5min read

How Our Agency Beat the Odds and Accepted Change

by Article by Audrey DeMartinis Audrey DeMartinis | August 1, 2018 at 4:00 PM

People resist change of almost any kind. Itโ€™s natural. In the workplace, change is even harder to initiate, especially for a team of creatives.

Everyone has processes they use during the work day, which all merge into a comforting daily routine. Change brings that routine crumbling down faster than a house of cards.

Scientifically, change is actually a valid fear. Neuroscience research explains that uncertainty registers in our brain much like an error does, and no one likes errors. So, how do we make efficient changes in the workplace without everyone losing their minds?

Thatโ€™s the question we recently faced when our marketing agency implemented a shift in project management systems, to unite our team and better serve our clients. We didn't jump in, we took things slow to make sure we got it right. And it still wasnโ€™t easy, but it was a success.

Our Story and What I Learned

Our agency is growing fast. Itโ€™s a common sentiment before a business leaps into a big change of policies or procedure. Within a year, the size of our staff doubled and as our team grew, so did the need for better, more comprehensive methods of organization.

Over time, we implemented one app after another to keep communication flowing and the parts of our marketing machine moving cohesively. At last count, we were all using more than seven apps everyday, including Teamwork, Trello, Databox, Google Sheets, Keep, Slack, DropBox and more. It was obviously too much, but still, we struggled to simplify the process.

After a lot of research, our captain himself brought Asana to the table. On the surface, it seemed to solve many of the issues we were having, while serving as a singular platform to keep us organized and efficient. Asana also had features that served our individual roles as designers, content marketers, inbound marketers and developers, unifying us on one platform and creating a happier team, happier clients and an ecstatic project manager.

So why am I not in love with the change?

Well, earlier this year I had a mental breakdown while converting all my notes from Box notes to the drive (not my proudest moment). Iโ€™m still learning to trust new tech again after that mess in which dozens of files disappeared into the digital ether without a trace.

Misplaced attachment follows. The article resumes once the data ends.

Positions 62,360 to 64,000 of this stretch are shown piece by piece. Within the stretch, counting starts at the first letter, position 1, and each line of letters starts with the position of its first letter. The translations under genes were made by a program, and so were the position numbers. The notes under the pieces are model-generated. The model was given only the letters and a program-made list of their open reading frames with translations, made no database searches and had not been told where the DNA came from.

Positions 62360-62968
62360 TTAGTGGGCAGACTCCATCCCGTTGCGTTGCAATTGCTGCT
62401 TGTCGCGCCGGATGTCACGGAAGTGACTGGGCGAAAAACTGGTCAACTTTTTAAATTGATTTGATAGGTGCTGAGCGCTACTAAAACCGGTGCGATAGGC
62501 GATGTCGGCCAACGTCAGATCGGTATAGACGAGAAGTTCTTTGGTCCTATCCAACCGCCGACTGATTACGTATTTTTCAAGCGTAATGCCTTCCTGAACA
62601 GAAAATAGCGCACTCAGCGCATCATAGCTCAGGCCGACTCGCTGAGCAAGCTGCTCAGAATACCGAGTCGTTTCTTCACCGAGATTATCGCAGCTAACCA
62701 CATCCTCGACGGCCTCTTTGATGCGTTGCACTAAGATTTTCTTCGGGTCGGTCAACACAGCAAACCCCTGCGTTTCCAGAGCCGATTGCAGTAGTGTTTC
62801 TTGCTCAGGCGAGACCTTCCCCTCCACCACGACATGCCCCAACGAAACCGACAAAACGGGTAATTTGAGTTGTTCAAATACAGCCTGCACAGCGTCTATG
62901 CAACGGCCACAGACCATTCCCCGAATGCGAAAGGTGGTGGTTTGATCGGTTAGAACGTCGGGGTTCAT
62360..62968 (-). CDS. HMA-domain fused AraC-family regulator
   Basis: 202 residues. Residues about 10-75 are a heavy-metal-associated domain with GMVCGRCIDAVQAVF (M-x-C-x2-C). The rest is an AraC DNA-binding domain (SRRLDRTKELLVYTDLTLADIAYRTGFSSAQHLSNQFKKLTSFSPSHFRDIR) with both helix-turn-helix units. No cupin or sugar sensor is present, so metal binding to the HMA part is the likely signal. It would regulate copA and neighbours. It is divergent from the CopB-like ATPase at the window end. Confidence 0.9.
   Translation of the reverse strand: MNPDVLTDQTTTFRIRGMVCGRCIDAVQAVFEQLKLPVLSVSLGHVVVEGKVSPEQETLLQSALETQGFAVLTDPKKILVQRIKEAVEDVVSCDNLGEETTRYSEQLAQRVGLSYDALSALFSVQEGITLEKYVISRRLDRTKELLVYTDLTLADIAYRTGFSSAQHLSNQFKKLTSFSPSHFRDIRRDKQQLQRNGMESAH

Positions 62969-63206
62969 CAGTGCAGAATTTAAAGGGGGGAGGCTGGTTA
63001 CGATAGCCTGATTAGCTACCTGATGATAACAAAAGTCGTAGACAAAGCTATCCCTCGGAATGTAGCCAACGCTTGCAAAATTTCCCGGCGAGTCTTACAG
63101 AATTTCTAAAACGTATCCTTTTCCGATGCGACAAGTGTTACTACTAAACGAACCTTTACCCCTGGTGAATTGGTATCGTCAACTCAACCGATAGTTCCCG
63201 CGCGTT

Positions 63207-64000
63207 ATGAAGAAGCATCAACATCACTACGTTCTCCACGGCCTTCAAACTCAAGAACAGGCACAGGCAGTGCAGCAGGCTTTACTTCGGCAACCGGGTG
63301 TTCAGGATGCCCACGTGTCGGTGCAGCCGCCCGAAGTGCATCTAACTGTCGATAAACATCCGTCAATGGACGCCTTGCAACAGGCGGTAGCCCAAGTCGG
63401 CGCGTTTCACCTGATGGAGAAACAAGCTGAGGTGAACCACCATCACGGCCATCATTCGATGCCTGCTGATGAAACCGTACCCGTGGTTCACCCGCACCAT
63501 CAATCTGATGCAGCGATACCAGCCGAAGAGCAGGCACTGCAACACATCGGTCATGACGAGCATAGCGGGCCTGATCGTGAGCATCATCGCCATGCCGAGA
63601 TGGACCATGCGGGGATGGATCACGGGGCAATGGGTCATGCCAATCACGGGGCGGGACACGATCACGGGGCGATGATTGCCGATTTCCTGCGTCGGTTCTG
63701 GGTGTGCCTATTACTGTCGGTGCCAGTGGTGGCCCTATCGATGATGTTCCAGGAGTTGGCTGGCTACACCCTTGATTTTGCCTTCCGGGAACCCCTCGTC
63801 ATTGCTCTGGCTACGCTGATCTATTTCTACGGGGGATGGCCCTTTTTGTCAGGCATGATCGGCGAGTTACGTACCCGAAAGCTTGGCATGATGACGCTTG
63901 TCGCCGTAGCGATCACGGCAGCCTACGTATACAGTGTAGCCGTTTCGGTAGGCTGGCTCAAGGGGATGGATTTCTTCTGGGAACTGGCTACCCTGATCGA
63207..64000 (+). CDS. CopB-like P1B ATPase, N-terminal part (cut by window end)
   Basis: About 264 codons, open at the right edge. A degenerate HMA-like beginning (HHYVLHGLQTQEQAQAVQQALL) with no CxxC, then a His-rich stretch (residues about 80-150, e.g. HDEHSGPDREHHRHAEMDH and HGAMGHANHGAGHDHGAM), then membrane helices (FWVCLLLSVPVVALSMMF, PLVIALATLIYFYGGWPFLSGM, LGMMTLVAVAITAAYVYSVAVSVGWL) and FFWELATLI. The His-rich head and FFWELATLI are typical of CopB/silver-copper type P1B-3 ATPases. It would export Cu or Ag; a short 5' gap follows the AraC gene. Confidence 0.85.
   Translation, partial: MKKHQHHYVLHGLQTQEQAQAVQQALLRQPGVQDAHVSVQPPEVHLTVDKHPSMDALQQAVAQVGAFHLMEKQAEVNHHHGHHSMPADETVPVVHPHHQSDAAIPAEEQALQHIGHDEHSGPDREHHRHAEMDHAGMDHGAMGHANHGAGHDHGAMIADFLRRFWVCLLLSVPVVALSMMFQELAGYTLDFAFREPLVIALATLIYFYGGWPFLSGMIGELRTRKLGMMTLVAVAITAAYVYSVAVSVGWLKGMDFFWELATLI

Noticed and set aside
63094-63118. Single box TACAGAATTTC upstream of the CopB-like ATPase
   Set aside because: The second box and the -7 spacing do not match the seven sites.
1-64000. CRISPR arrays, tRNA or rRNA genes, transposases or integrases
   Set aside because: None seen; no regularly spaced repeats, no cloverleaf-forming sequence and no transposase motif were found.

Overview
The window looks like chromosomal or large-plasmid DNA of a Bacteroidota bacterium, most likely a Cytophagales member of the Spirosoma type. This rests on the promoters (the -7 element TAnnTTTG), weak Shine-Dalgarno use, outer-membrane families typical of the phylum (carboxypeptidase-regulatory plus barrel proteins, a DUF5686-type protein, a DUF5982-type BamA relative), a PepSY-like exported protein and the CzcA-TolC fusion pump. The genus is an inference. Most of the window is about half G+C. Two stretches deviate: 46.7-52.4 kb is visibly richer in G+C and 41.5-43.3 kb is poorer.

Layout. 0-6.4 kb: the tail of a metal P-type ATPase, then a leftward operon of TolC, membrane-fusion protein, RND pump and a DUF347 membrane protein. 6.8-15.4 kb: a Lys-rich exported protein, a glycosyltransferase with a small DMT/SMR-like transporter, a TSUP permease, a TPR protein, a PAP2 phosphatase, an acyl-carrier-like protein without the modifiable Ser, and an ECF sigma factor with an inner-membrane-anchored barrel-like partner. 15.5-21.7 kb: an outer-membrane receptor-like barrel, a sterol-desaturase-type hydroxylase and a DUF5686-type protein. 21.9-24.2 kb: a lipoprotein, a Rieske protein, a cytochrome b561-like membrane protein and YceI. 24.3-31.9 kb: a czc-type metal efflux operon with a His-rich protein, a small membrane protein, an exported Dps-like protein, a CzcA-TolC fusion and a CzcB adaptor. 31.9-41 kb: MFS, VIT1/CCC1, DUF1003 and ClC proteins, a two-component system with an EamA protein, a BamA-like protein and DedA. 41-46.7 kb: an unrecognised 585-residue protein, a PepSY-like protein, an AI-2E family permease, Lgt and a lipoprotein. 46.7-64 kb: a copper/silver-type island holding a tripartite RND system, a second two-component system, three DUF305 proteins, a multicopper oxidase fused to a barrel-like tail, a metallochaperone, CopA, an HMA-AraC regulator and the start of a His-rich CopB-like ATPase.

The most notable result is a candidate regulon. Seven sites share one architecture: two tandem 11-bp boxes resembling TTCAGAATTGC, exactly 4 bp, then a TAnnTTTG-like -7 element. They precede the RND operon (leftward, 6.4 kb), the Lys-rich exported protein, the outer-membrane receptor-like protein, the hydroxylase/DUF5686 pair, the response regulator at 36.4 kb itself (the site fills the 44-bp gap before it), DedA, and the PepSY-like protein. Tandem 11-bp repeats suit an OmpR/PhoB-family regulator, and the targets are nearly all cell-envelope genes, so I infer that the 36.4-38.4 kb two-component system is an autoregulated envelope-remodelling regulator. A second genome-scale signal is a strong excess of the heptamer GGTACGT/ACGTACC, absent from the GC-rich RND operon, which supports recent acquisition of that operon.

Aside from my personal trepidations, thereโ€™s a few more Impulse Creative team members also arenโ€™t too keen on change. So, we had to go about this switch in management meticulously to get buy in from the team. I don't like to use the term โ€œbuy in,โ€ but itโ€™s important that key members of the team understand the mission of the voyage, to help those who are still stuck looking at the map.

Knowing the potential disaster and disapproval we faced, we leaned on the guidelines below to make the change a much more positive experience. Any company looking to initiate a change in their business, not just agencies, would do well to consider these points for themselves.

Understand the goal

As leaders of the change, we had to define a clear โ€œwhy,โ€ or purpose of this shift in management systems. What brought this about? And what is the goal of this voyage? How was this going to help unify our team, decrease stress and help our clients reach their goals?

To have those answers ready for the team, we had to sit down and list out all the โ€œwhys.โ€ Then, we used those reasons to create on articulated and positive all-encompassing goal. We also explained what our organization would โ€œlook likeโ€ after the change.

Do Research

If you have a team like mine (and I hope you do because they are awesome), do the research! When introducing a new change, there are going to be so many questions. In order to gain the confidence of your team, you need to be able to answer their questions. Watch the videos/tutorials, read the blogs and run through the new process yourself. Sit down and write a list of questions that you think they may have, and answer all of them, then do it again! Become so familiar with the change that no questions go unanswered.

Create a Plan With a Realistic Timeline

While introducing the change to your team, set them up for success. We put a reasonable timeline when all our project and client work would be needing to transfer to the new system. This makes the change less dramatic. We gave our a team over two weeks for the change to be in full effect. Our team was also given material to study up on during this time. So they were able to get their feet wet before jumping into the water.

Make Processes (Checklists, Videos)

Create a content library full of tutorials. There are millions of explainer videos on the internet, pick the best ones for the change youโ€™re implementing, then make your own videos that are specific to your team. At Impulse Creative, we also made step-by-step directions and โ€œhow-tosโ€. Sure, there was plenty of content online, but using tools like Loom or Soapbox to create screen share video lead to a much better user experience than tutorial videos alone. It helps to visually see someone you know and trust using the software.


Make sure you communicate and communicate often. Don't get annoyed or frustrated with questions. Be there to help your team through this change. You don't want them getting in bad habits because they don't understand something. Even worse, you don't want them feeling lost, isolated and frustrated.

We started communicating about the change before it was initiated, so that no one felt caught off guard. I think this helped the biggest change resistors, by showing them what was coming and why, giving them time to understand and adjust.